Battlelines drawn against weeds and pigs
Weeds, feral pigs and invasive grasses are the target of a new project at Kings Plains Station aimed at protecting the wetlands of Kings Plains Lake and the monsoon rainforests along the Normanby and Annan Rivers.
The Project is one of approximately 12 new projects on Cape York being funded under Cape York NRM’s Catchments to Coral Program that is supported by the Federal Government’s Reef Trust 7 program.
“Catchments to Coral is a program that works with landholders to fund various projects designed to protect and improve wetlands and floodplains, coastal vegetation and turtle nesting beaches, while building the skills base of landholders and communities within the eastern flowing catchments of Cape York,” Cape York NRM Project leader Dave Preece said.
“The funding goes to projects that address invasive species, fire management, marine debris, managing access, fencing out feral animals and so forth. It’s a whole-of-catchment approach that accepts improved land management equals better water quality for the Great Barrier Reef.”
“We address the causes and focus on building knowledge and capacity by funding training and workshops and there’s also flexibility, so if it is a good and successful project it can be extended.”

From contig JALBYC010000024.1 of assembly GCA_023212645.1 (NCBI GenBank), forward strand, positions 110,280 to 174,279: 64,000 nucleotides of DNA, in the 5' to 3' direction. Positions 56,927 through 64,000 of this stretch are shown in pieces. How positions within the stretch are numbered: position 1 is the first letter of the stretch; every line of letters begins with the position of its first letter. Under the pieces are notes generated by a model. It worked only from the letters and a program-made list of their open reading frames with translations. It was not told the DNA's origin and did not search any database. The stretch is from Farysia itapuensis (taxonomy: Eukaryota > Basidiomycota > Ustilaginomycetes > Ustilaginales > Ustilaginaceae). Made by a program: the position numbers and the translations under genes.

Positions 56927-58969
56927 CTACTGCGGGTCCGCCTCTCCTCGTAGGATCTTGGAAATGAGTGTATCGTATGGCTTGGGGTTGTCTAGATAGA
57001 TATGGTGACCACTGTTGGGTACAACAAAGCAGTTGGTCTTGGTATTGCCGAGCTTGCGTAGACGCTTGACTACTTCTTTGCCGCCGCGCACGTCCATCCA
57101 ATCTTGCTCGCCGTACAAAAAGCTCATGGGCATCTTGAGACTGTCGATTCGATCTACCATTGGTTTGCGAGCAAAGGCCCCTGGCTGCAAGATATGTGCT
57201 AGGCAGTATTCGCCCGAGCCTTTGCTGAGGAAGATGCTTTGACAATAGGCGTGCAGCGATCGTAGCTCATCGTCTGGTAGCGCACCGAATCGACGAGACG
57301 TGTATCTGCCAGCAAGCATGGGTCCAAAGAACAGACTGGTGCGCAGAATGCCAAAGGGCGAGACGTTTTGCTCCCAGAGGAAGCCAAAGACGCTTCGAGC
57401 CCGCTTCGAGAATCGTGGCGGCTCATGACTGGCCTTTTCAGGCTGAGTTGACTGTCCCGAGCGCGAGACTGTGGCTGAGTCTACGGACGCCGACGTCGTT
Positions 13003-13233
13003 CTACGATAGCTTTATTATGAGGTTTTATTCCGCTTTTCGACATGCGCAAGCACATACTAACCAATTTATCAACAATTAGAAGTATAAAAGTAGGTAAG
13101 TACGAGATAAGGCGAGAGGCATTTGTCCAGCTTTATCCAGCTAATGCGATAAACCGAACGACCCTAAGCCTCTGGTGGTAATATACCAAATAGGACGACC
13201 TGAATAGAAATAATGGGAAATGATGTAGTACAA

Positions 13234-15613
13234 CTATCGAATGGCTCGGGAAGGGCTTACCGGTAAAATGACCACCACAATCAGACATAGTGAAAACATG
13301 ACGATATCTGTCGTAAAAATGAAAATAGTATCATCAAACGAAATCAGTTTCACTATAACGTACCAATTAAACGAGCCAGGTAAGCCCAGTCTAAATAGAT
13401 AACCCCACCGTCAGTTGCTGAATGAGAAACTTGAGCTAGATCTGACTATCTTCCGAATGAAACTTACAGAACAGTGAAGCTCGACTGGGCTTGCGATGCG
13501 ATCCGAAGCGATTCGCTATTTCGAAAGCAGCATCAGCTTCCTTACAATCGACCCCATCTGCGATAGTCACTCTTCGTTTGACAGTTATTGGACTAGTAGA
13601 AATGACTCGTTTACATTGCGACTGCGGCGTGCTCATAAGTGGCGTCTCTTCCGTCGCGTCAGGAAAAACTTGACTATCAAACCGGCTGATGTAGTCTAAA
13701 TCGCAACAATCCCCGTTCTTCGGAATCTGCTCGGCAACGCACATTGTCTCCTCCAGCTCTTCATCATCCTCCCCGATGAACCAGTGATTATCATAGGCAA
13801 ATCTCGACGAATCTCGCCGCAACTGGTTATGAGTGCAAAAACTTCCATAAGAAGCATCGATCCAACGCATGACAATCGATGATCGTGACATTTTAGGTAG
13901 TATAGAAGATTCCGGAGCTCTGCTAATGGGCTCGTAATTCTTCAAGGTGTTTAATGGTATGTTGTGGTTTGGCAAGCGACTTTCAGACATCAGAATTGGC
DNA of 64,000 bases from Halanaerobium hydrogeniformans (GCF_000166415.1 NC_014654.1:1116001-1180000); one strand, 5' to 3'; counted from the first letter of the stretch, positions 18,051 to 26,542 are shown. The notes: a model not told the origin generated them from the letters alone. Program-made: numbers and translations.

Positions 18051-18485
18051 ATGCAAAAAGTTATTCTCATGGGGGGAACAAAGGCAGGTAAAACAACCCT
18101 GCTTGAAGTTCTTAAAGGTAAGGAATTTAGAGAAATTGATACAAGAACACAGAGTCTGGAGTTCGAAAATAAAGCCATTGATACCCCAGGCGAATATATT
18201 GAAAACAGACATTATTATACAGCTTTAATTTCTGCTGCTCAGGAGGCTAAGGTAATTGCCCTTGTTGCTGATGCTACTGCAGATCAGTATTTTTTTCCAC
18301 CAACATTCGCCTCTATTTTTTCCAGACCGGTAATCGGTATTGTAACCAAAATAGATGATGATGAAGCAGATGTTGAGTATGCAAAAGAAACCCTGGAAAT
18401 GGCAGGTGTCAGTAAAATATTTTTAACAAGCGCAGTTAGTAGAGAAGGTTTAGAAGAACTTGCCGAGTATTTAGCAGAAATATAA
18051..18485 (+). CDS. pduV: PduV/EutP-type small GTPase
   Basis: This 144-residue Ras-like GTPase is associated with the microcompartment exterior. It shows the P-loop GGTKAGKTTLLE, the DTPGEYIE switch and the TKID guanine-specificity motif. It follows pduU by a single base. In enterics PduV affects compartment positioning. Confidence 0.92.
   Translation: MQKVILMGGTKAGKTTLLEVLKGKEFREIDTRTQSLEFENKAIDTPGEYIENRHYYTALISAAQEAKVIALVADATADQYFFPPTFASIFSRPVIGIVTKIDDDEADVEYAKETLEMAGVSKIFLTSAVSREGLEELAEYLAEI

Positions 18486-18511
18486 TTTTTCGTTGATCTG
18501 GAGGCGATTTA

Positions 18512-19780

The Kings Plains Station project, which runs from November 2021 to June 2023, will also incorporate work at Caloola Station. Both locations are near Cooktown and owned by South Endeavour Trust.
“The two properties contain a highly diverse mosaic of regional ecosystems,” Dave said. The Lake and the well-developed rainforests are two of the highest biodiversity assets.
“The properties are at major threat of increasing weed invasion by high biomass grasses that are moving along the public road corridors through both properties. And in the case of Kings Plains Lake, there is a very significant infestation of Olive Hymenachne that is slowly moving downstream. Feral pigs are also heavily disturbing the area around the lake and monsoon forests.”
The Project aims to protect both properties from further incursions of these weeds, which include Gamba, Mission Grass and Guinea Grass and Grader Grass and eradicate all new infestations before they become established.
The Project will also build on recent work to reduce the pigs in the vicinity of the Lake and the monsoon rainforests.
Other projects planned for this year are:
- Eastern Cape Turtle Protection Partnership
- Protecting the McIvor River and Tributaries at Mt Ray
- Hymenachne control throughout Cape Melville and Rinyirru National Park (Lakefield);
- Pig Control in the Endeavour River/Annan River catchments;
- Fencing springs and wetlands at Jungle Creek Station;
- Coastal Lagoon fencing at Lama Lama country;
- Coastal protection projects with Cape Melville, Flinders and Howick Islands Aboriginal Corporation;
- Coordinated Gamba Grass management program throughout the Cooktown region;
- Supporting landholders with early dry season fire management;
- Cape York Grazing Forums.
This project is funded by the Federal Government’s Reef Trust 7 program.